Downeast Dog News

Get Fit Fido!

By Julie Harris | Jan 01, 2018

Canine fitness is much more than a fad. If you have ever owned a dog athlete, you can appreciate how properly toned muscles, strong bones, good balance, and adequate core strength can increase a dog’s performance.

But more importantly, a fit canine athlete is much less likely to be injured while participating in dog sports, and a couch potato pet may live a longer and healthier life.

Fitness is achieved through specific exercises that target muscle groups and flexibility using balance and weight shifting. The safest way to set up your dog’s fitness program is through a certified canine fitness trainer.

An instructor who teaches obedience, puppy manners, agility, or other more familiar courses is not necessarily qualified to teach dog fitness. Fitness training requires more anatomical and physiological knowledge, and trainers must go through rigorous coursework to gain that information and to learn proper techniques for building individual programs for each dog.

The human equivalent would be a personal trainer who creates a program for you that includes aerobic, core fitness and strength training. It’s more specialized and specific than just going to the gym and hopping on some equipment for an hour.

A canine fitness trainer can identify each dog’s strengths and weaknesses, tailor the program to the individual dog, and monitor its progress. Programs are designed to help canine athletes stay strong, to help puppies be confident in their movement, aid senior dogs in long lasting mobility, and continue to rebuild AFTER rehab from an injury.

Dogs of all ages can take part in fitness training because each program is custom made. Besides the physical benefits of fitness, performing the different tasks required builds the dog’s confidence as each skill is conquered and a new challenge presented.

Certified Professional Canine Fitness Trainer Rebeccah Aube of FITdogMaine in Portland has participated in dog sports for several years and has taught classes in obedience, flyball, and other sports.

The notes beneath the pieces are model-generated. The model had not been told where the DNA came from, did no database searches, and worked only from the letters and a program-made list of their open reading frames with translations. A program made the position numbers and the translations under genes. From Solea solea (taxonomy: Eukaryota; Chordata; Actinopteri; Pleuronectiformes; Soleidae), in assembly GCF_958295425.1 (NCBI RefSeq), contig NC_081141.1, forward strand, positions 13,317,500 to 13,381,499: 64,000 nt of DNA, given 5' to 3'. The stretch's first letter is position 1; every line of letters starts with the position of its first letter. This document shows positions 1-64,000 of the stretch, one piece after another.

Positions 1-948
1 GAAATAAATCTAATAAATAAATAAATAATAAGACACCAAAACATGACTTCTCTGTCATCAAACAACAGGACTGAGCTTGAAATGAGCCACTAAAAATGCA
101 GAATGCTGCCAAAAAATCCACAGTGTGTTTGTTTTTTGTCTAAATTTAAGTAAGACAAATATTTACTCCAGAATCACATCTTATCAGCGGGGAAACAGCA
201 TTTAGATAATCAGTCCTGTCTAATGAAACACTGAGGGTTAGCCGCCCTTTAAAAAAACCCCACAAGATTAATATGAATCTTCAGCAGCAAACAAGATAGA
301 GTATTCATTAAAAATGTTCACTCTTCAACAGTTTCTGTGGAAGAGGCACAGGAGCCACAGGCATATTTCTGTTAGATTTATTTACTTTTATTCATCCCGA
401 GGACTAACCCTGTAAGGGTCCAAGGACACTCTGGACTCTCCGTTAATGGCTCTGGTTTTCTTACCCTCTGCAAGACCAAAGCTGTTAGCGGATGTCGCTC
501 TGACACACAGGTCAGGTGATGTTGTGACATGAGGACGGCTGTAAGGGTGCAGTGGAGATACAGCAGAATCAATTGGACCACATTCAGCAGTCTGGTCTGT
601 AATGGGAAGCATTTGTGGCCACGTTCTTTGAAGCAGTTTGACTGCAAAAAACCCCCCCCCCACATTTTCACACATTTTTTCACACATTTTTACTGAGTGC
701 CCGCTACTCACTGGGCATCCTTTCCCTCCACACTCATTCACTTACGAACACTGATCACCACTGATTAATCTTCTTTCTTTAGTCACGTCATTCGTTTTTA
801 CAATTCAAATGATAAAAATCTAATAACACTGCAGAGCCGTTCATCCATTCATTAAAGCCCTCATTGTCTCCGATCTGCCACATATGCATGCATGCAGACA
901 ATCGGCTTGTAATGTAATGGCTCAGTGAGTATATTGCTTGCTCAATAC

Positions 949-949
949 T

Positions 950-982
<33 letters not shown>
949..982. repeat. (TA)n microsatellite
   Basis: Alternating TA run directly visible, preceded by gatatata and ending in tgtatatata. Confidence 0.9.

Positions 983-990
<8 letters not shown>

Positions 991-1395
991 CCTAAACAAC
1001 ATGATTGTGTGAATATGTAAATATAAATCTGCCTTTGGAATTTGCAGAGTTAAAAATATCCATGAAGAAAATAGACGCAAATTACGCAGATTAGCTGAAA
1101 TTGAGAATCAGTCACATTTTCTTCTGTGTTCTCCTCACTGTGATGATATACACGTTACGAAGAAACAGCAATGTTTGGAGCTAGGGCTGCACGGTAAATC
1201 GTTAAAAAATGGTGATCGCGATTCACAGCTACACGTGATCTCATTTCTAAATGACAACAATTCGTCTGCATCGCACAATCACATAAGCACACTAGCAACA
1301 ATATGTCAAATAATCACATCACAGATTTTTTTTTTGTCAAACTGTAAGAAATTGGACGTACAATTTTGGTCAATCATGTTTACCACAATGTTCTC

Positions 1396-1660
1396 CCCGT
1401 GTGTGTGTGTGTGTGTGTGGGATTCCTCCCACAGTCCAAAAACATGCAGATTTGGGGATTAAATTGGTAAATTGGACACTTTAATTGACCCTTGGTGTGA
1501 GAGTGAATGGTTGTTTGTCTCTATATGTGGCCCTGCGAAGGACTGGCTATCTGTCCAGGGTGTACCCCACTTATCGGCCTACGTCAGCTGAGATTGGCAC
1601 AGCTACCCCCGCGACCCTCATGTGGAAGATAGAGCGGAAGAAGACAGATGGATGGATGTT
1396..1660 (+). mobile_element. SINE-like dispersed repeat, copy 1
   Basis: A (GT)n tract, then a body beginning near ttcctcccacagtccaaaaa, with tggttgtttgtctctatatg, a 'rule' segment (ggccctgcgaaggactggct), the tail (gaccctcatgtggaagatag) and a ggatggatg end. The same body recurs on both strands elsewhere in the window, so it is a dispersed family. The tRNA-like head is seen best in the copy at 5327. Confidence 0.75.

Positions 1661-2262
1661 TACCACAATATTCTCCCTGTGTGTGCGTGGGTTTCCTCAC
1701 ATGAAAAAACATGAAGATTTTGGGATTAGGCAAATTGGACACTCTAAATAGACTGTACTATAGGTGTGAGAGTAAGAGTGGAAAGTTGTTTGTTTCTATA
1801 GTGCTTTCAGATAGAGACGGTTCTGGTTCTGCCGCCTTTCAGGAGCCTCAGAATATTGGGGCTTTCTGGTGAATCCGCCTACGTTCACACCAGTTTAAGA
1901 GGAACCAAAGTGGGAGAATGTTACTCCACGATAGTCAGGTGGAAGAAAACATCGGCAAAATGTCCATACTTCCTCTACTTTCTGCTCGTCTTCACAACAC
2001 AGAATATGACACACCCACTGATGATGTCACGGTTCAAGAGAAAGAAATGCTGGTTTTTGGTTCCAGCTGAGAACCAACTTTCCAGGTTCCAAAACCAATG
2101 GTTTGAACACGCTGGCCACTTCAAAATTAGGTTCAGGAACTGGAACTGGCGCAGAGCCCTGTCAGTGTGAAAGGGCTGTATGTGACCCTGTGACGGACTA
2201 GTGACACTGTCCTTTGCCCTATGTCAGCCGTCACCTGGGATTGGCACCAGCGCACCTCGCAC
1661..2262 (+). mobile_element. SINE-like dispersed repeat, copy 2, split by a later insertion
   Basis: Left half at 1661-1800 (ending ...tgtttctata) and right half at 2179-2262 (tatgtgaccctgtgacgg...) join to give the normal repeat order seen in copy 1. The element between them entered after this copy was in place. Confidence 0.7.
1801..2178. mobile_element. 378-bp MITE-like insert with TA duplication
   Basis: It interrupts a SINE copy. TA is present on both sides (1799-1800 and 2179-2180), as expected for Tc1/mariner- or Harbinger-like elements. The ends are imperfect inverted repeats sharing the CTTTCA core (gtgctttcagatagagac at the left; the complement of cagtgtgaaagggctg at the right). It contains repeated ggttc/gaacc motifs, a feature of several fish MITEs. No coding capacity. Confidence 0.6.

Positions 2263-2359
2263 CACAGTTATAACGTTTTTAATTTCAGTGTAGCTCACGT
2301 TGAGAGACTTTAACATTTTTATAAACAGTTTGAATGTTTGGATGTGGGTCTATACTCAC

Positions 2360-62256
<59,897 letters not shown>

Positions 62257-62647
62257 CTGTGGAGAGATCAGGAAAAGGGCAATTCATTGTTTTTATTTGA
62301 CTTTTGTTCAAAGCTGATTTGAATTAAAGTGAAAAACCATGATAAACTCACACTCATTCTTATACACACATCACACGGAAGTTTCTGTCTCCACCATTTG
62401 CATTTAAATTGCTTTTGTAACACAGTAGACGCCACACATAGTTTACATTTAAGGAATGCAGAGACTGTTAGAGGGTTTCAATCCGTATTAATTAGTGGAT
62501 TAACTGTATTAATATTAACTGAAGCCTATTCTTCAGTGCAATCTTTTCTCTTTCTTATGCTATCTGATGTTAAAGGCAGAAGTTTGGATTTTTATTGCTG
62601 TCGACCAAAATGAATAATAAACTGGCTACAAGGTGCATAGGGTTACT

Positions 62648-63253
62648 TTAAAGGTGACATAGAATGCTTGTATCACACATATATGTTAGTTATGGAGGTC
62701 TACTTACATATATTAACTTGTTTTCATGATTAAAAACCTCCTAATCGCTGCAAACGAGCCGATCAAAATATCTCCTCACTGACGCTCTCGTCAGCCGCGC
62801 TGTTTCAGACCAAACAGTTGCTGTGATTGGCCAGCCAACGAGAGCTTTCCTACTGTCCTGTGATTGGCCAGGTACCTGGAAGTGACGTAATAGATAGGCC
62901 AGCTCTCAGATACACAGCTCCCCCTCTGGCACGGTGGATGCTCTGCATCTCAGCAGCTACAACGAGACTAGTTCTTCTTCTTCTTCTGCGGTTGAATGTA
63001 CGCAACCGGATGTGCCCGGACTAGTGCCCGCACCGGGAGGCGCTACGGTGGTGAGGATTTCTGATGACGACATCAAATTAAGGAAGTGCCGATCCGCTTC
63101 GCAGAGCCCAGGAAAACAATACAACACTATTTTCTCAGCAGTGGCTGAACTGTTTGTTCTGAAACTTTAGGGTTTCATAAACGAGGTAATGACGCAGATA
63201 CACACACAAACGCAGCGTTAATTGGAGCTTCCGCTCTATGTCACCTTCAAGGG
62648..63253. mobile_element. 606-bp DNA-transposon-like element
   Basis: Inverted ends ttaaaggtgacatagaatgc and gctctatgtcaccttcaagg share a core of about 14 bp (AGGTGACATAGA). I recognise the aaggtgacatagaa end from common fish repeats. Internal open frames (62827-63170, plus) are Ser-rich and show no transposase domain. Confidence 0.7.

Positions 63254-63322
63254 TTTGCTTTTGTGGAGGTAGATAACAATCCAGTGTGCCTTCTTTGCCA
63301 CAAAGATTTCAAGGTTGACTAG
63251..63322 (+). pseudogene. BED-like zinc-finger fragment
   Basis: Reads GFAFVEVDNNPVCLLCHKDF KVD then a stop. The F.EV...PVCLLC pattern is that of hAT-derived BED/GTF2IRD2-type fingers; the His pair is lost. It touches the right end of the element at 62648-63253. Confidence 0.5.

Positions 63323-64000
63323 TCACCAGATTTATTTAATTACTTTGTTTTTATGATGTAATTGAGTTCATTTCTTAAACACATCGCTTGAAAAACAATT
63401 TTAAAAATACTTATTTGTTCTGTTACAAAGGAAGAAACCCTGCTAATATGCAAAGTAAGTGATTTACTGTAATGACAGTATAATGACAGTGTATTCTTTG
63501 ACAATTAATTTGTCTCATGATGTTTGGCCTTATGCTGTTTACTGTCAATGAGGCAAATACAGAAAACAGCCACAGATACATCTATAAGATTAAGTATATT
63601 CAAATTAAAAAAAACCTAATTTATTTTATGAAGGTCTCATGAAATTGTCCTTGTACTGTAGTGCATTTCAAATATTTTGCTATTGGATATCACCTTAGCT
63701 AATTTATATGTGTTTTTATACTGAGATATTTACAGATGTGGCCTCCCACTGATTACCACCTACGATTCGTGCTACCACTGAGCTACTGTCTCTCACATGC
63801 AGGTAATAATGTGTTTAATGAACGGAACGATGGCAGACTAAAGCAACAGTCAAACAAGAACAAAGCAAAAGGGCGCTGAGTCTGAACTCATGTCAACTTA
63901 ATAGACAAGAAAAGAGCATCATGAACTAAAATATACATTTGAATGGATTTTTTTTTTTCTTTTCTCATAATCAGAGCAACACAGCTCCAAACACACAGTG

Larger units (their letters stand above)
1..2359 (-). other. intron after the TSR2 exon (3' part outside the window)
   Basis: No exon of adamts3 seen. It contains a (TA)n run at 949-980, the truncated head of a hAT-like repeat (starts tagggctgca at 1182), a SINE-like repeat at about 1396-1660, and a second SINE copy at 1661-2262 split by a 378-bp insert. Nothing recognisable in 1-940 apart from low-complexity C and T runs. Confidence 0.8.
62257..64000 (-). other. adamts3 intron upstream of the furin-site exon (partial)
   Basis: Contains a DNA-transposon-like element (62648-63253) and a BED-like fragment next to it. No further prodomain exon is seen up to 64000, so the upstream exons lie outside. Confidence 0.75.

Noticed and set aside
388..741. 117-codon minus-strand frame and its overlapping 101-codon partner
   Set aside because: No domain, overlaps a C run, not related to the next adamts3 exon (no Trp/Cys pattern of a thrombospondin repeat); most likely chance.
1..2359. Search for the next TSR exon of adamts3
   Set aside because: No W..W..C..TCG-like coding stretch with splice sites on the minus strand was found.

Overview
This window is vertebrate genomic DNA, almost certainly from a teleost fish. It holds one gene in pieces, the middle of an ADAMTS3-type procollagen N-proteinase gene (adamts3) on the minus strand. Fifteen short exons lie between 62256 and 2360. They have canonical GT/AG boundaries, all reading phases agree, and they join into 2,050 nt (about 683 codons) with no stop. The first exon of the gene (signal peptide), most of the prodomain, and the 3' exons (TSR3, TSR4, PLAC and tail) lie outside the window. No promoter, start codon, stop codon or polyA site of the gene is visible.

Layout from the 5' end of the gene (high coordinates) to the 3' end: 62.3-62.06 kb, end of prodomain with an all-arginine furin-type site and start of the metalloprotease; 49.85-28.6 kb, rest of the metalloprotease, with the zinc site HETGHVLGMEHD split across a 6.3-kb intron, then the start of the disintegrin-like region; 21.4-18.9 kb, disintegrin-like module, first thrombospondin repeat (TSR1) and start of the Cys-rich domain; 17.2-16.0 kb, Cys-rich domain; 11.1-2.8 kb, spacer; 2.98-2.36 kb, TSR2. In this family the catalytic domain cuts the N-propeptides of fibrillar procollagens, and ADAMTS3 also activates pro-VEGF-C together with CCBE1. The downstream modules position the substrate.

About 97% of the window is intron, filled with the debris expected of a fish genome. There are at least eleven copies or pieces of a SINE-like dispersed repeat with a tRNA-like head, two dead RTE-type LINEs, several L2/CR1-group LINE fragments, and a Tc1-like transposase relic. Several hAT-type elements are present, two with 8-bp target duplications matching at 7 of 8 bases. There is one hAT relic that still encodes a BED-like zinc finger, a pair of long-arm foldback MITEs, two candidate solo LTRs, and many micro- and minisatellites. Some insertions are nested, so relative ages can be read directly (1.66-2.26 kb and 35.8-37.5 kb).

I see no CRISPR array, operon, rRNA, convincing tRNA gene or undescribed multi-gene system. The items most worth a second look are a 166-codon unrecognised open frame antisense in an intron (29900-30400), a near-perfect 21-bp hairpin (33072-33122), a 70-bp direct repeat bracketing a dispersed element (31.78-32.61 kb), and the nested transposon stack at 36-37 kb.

“My interest in canine fitness started with my West Highland White Terrier who played flyball. Westies are not exactly built for this sport, so I wanted to be sure he stayed strong and healthy while he played. His fitness program not only helped in flyball but helped him to live a long life full of activity to the age of 16!

Now I have the opportunity to help dogs in all stages of their lives, from helping an athlete perform on the agility course to helping a family dog be able to jump in the car on his own!”

Some of the equipment used in canine fitness is affordable enough to purchase for use at home, but a good trainer can help you come up with ideas for using everyday things that might serve the same purpose.

For instance, pillows, patio blocks, cones, boards, and ladders all can be used to teach controlled movement, improve core strength and balance, and achieve performance-level fitness.

Using the proper equipment and form, however, will optimize your dog’s training success.

Canine fitness is as important to the overall health of your canine athlete as quality food, clean water, and regular exercise.

Canine fitness is another fun activity you can do with your dog. Dogs love to work on the exercise equipment and perform the various tasks necessary, which challenge their minds as well as their bodies.

Please note that canine fitness is not physical rehabilitation for injuries. See a rehab professional for that, and then find a fitness coach to continue strength building.


Julie Harris is a member of Flyball MAINEiacs and has two dogs in canine fitness programs at FITdogMaine.